“Something in red,” Isabela interjected. Hawke looked at her, and she shrugged. “It would be a good color on him, don’t you think? And it would match that bandana he always wears on his wrist.”

The bandana — the favor he had taken from her bedroom and worn for over three years, the sole sign that he might return to her someday. And the color did suit him; Hawke imagined it around his neck, near his face, and nodded. “Yes. A scarf, perhaps?”

“Ah yes!” The shopkeeper’s eyes lit up. “I have just the thing. Follow me.”


Fenris came over to the mansion that night, and Hawke had dinner waiting — or, more specifically, the dinner she had directed Bodahn to prepare was waiting, including a pudding made with the Saharon spices she knew Fenris enjoyed. He walked into the dining room, paused in the doorway, and smiled at her. “Good evening.”

“Hello.” She got up from her seat and met him halfway to the table, greeting him with a kiss. The thought that she had the freedom to touch him without fear of rejection still thrilled her in a way she could not quite explain. No other lover had stayed by her side this long, or inspired quite this level of devotion in her. His lips lingered on hers, her palm rested on his smooth cheek. When she pulled away, she ran her hand down his arm and linked their fingers together, and then she drew him toward the table. “I have something for you.”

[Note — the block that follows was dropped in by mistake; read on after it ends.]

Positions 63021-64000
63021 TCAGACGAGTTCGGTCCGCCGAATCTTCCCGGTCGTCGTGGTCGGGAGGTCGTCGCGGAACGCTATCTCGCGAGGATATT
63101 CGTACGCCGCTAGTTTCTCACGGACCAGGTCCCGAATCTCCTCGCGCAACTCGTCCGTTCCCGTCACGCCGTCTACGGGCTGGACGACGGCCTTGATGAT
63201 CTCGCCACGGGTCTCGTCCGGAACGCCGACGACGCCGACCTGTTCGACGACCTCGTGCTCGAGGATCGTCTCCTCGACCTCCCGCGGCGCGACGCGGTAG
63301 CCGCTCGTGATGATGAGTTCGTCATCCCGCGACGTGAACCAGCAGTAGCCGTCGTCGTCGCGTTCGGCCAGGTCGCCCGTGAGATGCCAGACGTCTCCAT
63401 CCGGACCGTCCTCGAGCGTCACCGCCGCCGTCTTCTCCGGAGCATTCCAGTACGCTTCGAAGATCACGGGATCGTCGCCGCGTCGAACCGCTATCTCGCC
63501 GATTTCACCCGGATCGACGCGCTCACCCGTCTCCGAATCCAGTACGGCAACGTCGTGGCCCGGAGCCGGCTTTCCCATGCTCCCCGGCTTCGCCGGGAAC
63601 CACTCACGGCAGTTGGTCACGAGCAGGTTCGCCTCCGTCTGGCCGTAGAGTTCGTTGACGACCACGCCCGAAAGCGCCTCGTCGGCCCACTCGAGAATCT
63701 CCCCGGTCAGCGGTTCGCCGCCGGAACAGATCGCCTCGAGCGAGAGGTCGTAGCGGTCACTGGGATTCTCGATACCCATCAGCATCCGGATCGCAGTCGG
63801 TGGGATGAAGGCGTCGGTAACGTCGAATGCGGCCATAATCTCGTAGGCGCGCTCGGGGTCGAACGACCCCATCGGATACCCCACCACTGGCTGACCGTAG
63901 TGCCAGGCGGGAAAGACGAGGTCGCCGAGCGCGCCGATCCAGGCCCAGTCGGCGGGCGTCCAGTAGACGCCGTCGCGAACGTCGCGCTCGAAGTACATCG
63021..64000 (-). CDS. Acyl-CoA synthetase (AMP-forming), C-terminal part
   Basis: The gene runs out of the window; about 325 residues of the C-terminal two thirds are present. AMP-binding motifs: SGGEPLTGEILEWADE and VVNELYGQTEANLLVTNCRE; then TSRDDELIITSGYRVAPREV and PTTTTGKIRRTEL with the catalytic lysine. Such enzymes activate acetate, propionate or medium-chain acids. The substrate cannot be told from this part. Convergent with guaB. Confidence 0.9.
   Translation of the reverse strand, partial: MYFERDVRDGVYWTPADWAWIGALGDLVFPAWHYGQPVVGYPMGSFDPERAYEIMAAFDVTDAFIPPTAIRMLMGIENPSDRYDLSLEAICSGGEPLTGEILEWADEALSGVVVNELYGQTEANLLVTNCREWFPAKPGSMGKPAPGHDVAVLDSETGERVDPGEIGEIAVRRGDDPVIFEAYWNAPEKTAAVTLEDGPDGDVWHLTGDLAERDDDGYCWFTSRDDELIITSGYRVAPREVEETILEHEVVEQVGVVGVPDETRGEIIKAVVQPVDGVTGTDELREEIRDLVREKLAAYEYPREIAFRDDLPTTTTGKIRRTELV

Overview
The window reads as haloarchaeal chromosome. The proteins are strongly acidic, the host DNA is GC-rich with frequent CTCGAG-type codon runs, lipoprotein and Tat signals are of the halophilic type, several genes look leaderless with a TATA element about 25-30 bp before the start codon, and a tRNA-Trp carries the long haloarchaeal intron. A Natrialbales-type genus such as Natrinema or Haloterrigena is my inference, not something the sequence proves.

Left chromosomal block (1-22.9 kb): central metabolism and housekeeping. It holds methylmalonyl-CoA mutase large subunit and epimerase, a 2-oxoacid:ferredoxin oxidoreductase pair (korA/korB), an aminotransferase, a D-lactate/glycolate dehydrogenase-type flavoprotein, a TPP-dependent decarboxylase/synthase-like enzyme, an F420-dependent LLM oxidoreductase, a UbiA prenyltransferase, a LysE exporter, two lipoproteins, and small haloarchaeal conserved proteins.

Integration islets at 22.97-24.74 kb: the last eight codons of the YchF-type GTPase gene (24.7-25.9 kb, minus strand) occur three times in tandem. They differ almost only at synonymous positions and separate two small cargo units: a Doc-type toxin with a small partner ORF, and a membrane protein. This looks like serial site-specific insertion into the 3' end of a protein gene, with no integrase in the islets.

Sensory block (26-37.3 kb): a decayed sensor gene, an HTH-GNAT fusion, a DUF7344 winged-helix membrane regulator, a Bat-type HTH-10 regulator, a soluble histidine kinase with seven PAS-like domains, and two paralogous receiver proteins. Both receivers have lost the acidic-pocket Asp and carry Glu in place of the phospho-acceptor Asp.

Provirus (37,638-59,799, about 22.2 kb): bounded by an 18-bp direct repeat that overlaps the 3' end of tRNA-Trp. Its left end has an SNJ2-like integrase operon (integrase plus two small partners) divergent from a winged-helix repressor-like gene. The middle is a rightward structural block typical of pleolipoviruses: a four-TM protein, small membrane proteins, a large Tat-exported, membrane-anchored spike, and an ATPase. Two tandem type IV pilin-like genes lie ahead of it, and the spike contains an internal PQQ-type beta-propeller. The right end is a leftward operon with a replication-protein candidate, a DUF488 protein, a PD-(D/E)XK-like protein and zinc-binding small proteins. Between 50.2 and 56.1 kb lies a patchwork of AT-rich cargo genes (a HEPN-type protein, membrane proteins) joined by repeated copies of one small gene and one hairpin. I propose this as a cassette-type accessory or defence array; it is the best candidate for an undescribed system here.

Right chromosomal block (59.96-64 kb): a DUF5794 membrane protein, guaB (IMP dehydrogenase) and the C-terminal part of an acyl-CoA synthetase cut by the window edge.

“You do?” Fenris raised his eyebrows and then noticed the small package, wrapped and sitting on the table. “Is there an occasion?”

“No occasion, just us. And that I—” love you, but the words stuck in her throat; even after everything they had been through together, so naked an admission seemed too much, too soon — “…appreciate you.”

His hand rested on the package. “I’m not quite sure what to say.”

“You don’t need to say anything, just open it.” Hawke lowered herself back into her chair, her eyes not leaving Fenris’s face as he did the same and picked up the gift. He unwrapped it with care, then shook out the red scarf, made of a knitted silk that the shopkeeper assured her would be both warm and lightweight. And its color did match the token around his wrist, almost perfectly.

“A scarf.” Fenris frowned, but it was a look of confusion rather than displeasure. “For— wearing?”

Hawke shrugged. “We aren’t in battle all the time. I thought it might be nice, what with winter coming, to keep you warm around your mansion, or here, or when we’re just out for a walk.”

“Ah.” He shook out the scarf and wound it around his neck — as Hawke had hoped, it contrasted nicely with his white hair and brown skin, and she had to smile at the picture he made. “How does it look?”

“Good.” She leaned forward to kiss him again, fingering the soft material of the scarf. “Do you like it? I wasn’t sure…”

His hand curled around the back of her neck, a smile in his eyes. “It is a gift from you, from your heart. How could I feel otherwise?”

Her eyes fluttered closed and their lips met again, her hand winding around the loose end of the scarf to pull him near, the special dinner forgotten as she found her sustenance in him.